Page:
The battle was part of a larger conflict between the Patriot and Loyalist factions in the state. The Loyalists, who supported the British crown, planned to march from Wilmington to Cross Creek (modern-day Fayetteville) to join with other Loyalist forces and overthrow the Patriot government in North Carolina.
However, their plans were foiled by Patriot forces, who had received intelligence about the Loyalist movements and set up an ambush at Moores Creek Bridge.
When the Loyalists arrived at the bridge, they were met with heavy resistance from Patriot soldiers, who fired on them from both sides of the creek. The Loyalists were unable to cross the bridge and suffered heavy casualties, and many of their leaders were captured.
The Battle of Moores Creek Bridge was a significant victory for the Patriot cause in North Carolina and helped to secure the state for the American Revolution.
See The Battlefield & Learn About This Important Event In History
Today, Moores Creek National Battlefield is a National Park Service site that preserves the location of the battle and provides visitors with an opportunity to learn about this important event in American history.
The park includes a visitor center with exhibits about the battle and the American Revolution, as well as a walking trail that follows the path of the battle and provides views of the historic battlefield.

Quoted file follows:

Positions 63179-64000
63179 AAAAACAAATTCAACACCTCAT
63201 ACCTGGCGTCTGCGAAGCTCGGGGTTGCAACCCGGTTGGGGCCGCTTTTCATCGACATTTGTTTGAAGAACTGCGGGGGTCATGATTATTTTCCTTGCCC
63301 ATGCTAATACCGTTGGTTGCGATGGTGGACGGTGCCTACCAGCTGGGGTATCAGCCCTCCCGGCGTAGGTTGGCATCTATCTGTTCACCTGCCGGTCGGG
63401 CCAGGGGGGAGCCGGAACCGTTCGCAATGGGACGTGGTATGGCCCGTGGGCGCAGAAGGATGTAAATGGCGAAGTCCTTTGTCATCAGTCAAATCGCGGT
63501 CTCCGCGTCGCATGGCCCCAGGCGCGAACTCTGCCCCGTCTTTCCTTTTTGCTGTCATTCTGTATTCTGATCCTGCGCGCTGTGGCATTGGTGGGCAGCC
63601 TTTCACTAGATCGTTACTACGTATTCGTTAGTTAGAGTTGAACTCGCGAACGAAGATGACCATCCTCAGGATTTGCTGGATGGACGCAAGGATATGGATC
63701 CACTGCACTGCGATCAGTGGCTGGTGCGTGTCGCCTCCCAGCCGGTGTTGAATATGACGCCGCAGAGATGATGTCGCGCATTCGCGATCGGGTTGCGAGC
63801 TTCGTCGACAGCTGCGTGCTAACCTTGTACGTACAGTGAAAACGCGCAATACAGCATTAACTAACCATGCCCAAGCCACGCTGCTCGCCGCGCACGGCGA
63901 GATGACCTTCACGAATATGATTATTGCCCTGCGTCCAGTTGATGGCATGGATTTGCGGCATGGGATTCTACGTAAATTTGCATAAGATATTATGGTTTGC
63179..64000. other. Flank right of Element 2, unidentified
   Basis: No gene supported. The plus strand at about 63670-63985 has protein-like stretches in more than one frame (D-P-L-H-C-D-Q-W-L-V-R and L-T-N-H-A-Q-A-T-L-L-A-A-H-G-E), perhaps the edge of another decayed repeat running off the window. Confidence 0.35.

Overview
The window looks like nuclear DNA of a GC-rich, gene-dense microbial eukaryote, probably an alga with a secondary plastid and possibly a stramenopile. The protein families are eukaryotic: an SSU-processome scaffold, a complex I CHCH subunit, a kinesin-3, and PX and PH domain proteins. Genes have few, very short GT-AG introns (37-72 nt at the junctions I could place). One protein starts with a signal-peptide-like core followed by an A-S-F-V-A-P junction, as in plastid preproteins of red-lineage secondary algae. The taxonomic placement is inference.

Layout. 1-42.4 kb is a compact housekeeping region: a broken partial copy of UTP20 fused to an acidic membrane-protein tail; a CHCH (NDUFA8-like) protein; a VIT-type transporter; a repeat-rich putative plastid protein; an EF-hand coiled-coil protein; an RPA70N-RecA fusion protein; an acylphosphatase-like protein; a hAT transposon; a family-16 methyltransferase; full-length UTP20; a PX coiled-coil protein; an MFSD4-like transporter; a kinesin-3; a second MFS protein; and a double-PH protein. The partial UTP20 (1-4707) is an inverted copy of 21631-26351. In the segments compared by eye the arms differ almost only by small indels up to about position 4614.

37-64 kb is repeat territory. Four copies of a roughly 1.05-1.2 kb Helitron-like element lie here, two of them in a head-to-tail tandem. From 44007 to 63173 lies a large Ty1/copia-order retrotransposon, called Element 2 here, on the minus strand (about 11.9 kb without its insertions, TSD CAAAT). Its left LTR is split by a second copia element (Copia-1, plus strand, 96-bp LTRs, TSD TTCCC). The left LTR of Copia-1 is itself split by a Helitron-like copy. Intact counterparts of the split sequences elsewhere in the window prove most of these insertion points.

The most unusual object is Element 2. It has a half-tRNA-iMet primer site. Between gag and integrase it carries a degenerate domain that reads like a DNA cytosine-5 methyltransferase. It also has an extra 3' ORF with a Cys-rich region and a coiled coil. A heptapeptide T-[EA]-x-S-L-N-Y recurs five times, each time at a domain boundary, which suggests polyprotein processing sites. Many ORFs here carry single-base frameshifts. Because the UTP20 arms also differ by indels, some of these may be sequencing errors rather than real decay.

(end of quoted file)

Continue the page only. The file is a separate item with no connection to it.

National Parks Near Charlotte FAQ
The following are national park sites in the state of North Carolina:
Appalachian National Scenic Trail
Blue Ridge Parkway
Cape Hatteras National Seashore
Cape Lookout National Seashore
Carl Sandburg Home National Historic Site
Fort Raleigh National Historic Site
Great Smoky Mountains National Park
Guilford Courthouse National Military Park
Moores Creek National Battlefield
Overmountain Victory National Historic Trail
Trail Of Tears National Historic Trail
Wright Brothers National Memorial
Why Trust Us About National Parks Near Charlotte?
We’re Jim Pattiz and Will Pattiz, collectively known as the Pattiz Brothers (and sometimes the Parks Brothers) and we absolutely LOVE the national parks.
You should probably know that we don’t just make this stuff up out of thin air. We’ve spent our entire adult lives exploring and filming America’s national parks and public lands.
We’ve worked with the National Park Service, the Department of Interior, USDA, and the U.S. Forest Service for years creating films on important places and issues. Our work has been featured in leading publications all over the world and even some people outside of our immediate family call us experts on the national parks.
Meet The Parks Brothers
Map Of National Parks Near Charlotte
List Of National Parks Near Charlotte
- Appalachian National Scenic Trail
- Cape Hatteras National Seashore
- Cape Lookout National Seashore
- Carl Sandburg Home National Historic Site
- Great Smoky Mountains National Park
- Moores Creek National Battlefield
We Hope You’ll Follow Our Journey
Our goal here at More Than Just Parks is to share the beauty of America’s national parks and public lands through stunning short films in an effort to get Americans and the world to see the true value in land conservation.
We hope you’ll follow our journey through the parks and help us to keep them the incredible places that they are. If you’re interested in joining the adventure then sign up below!